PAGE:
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#1
Old 07-31-2006, 02:16 AM
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What's The Largest Solid Object You Can Swallow Whole And Still 'Pass'?

Warning: Please do not conduct any experiments upon yourself or upon any other person in order to attempt to answer any of the questions that will follow.


I've noticed that certain objects such as small seeds that I've eaten have passed through my digestive tract just as they had entered, although perhaps not as tasty. I also realize that, at some size, this would be physically impossible. At what point does an object's size become too large to be passed through the human gastrointestinal tract?

In other words, if I were to swallow a sesame seed, a BB, an apple seed, a pumpkin seed, a penny, an apricot pit, a peach pit, a hazelnut, and an avocado pit whole, which of these items could I expect to pass later on? What's the largest solid object on record that has been passed by a human??

Are most people carrying around objects in their stomachs that they swallowed but never expelled?

Thanks.
#2
Old 07-31-2006, 02:32 AM
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Hopefully, the resident SDMB doctor will be along in a bit

In the mean time, I'll chip in. Most of this info is from animal experience:

1. Once you eat something, it will either get digested, come out, or it will get stuck and prevent other things from passing. If there are any cases of people carrying around non-digestable stuff in their gut without realizing it, then they are the rare case indeed. (birds and other animals that need grit are the exception)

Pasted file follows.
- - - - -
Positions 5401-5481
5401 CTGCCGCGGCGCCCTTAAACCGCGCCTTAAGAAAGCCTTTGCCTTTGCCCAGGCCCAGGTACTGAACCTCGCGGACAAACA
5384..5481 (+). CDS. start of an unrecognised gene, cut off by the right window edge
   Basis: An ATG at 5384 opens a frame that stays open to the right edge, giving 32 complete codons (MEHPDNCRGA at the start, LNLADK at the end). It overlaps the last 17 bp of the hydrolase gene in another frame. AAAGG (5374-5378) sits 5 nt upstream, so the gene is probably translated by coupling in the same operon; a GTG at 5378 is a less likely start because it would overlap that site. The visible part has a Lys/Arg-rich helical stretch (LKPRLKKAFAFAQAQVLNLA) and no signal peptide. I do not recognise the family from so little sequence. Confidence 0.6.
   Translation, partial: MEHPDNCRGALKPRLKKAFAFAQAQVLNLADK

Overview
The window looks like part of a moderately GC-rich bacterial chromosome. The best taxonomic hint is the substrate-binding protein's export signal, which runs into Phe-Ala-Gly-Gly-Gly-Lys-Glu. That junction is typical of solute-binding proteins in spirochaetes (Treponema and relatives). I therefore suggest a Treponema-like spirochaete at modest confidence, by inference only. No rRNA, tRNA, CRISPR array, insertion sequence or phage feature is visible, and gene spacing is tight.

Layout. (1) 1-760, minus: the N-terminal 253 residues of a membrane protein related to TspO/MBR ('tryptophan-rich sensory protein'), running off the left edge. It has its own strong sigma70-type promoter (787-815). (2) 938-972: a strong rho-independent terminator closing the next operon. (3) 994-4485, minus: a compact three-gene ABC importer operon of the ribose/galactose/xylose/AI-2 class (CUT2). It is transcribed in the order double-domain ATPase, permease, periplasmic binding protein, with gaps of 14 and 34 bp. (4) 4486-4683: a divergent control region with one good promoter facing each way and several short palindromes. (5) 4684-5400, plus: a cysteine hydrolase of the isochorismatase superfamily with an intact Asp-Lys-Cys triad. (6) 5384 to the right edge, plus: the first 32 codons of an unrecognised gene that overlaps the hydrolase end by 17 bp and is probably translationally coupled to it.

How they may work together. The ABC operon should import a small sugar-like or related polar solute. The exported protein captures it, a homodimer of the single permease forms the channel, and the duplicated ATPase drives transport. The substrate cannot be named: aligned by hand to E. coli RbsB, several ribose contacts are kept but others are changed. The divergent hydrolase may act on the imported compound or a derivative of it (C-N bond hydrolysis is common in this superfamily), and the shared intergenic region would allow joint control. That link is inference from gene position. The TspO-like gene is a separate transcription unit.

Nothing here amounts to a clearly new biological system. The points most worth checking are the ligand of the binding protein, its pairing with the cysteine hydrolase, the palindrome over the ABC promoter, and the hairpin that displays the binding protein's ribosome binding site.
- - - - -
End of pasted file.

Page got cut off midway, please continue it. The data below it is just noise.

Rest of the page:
2. What sizes are likely to pass depends both on the dimentions and texture of the object. A pair of panties, eaten by a largish dog, could pass fine, even though, when wadded up, they are larger than your avacado pit. Because they can stretch out while being pushed along the GI, and they are fairly squishy, they can get through ok.
Dental floss, however, is a serious matter. As they GI tries to push, the floss can get pulled out, like the panties. But, unlike the panties, the floss is so thin that it often cuts though the moving flesh of the GI, creating a big problem.

That said, I think the average human would have a tough time passing an avacado pit, or much else that size and texture.
#3
Old 07-31-2006, 05:01 AM
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Quote:
Originally Posted by Surreal
Are most people carrying around objects in their stomachs that they swallowed but never expelled?
I don't know about most people but here is an extreme case featuring a man with a metal fetish.

Quote:
Doctors in southern India have removed 90 metal objects including keys, screwdrivers, spanners and nails from a man's stomach